May 27, 2004

Who controls Communion? 1.3

Reader Greg of Innovation Ministries comments that the issue of who controls Communion touches on the assurance of salvation, or, as the Baptist mantra intones, "Once saved, always saved."
I agree with NeoTheolog (sharing the Baptist camp). The struggle I had in letting go of my desire to control the "dinner table" was the clarity in scripture that the Lord's Supper is for believers only. That just opened the "once saved, always saved" element of all this... which brought me back to "himself or herself."
Does salvation alone make one "worthy" (Paul's word, not mine) to receive Communion? I don't think so. He's speaking to believers here, for one thing. When describing the judgment that befell some who partook of bread and cup unworthily, he says that "a number of you have fallen asleep," a euphemism for death that he reserves for believers (who are awaiting "awakening" at the resurrection).

So if there's a higher standard for receiving Communion than salvation, what is it? For most of my Christian life I was taught that it was the absence of unconfessed sin. But recent study has caused me to question this.
When you come together, it is not the Lord's Supper you eat, for as you eat, each of you goes ahead without waiting for anybody else. One remains hungry, another gets drunk. Don't you have homes to eat and drink in? Or do you despise the church of God and humiliate those who have nothing? What shall I say to you? Shall I praise you for this? Certainly not! (1 Corinthians 11:20-22)
You've got to love those wonderful Corinthian brothers and sisters. Have you ever been to a potluck that looked like this? There are lots of problems at work here, but what is the root cause? I think Paul alludes to it in the next paragraph:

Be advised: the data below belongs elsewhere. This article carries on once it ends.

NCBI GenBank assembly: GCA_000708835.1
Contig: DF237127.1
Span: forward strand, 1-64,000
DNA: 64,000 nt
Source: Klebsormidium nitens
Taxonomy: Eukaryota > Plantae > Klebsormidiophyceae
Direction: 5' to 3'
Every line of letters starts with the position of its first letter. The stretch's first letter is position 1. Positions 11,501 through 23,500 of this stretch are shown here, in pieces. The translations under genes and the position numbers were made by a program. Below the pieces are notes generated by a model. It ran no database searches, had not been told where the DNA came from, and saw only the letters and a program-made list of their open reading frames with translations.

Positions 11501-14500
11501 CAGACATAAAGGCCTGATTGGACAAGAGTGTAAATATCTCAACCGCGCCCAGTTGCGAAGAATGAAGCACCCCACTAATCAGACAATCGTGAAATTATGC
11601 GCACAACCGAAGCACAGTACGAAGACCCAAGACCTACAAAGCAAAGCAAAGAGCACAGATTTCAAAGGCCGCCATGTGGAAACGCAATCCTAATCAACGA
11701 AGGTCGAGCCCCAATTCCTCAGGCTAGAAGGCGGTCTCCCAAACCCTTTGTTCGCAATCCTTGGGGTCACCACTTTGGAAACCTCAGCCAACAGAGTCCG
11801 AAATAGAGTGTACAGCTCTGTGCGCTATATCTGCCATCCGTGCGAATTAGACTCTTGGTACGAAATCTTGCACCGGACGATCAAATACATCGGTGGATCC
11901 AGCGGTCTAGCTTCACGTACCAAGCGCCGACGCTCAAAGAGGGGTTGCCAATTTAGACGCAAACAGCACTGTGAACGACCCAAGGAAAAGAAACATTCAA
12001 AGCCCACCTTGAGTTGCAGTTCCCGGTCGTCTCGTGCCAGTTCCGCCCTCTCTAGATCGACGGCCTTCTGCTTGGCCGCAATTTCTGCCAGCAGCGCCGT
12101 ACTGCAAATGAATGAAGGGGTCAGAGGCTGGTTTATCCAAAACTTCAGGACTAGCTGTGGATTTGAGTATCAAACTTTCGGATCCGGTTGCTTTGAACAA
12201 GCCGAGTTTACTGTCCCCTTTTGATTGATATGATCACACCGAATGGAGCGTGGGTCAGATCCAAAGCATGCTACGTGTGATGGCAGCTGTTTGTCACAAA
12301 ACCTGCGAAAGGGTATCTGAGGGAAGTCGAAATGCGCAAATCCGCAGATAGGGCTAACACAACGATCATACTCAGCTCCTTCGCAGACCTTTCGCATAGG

Whenever you eat this bread and drink this cup, you proclaim the Lord's death until he comes. Therefore, whoever eats the bread or drinks the cup of the Lord in an unworthy manner will be guilty of sinning against the body and blood of the Lord. A man ought to examine himself before he eats of the bread and drinks of the cup. For anyone who eats and drinks without recognizing the body of the Lord eats and drinks judgment on himself. (1 Corinthians 11:26-29)
Their gluttony and selfishness were the symptoms of a deeper sickness: a failure to "recognize the body and blood of the Lord." That is the standard of worthiness to partake of the Communion meal: Do you recognize the gravity of what you're doing? Have you paused to reconsider the sacrifice of the Son of God on your behalf that the elements (and your ingestion of them) represent? Does your comprehension of the Cross Event cause adoration or conviction or shame within you, and are you prepared to do something about it? If not, then you probably should reconsider putting wafer and wine in your mouth.

(Incidentally, I think this is an area where we "symbolists" have ridden the pendulum too far in our swing away from the transubstantiationalists. We've taught that the elements are "just symbols" so hard for so long that we've taken the depth out of the symbolism. It's hard not to recognize the body and blood of the Lord when you believe that bread and wine miraculously turn into sinless flesh and blood somewhere between the officiant's hand and your stomach. As I said before, our tradition of Communion could use some deconstruction...)

Which leads me to another aspect of this discussion: What is the role of the pastor in helping people to examine themselves, to recognize the body and blood? I need to think about this for a while, but Greg speaks with much wisdom when he writes, "It does seem to require more diligent interaction beforehand."


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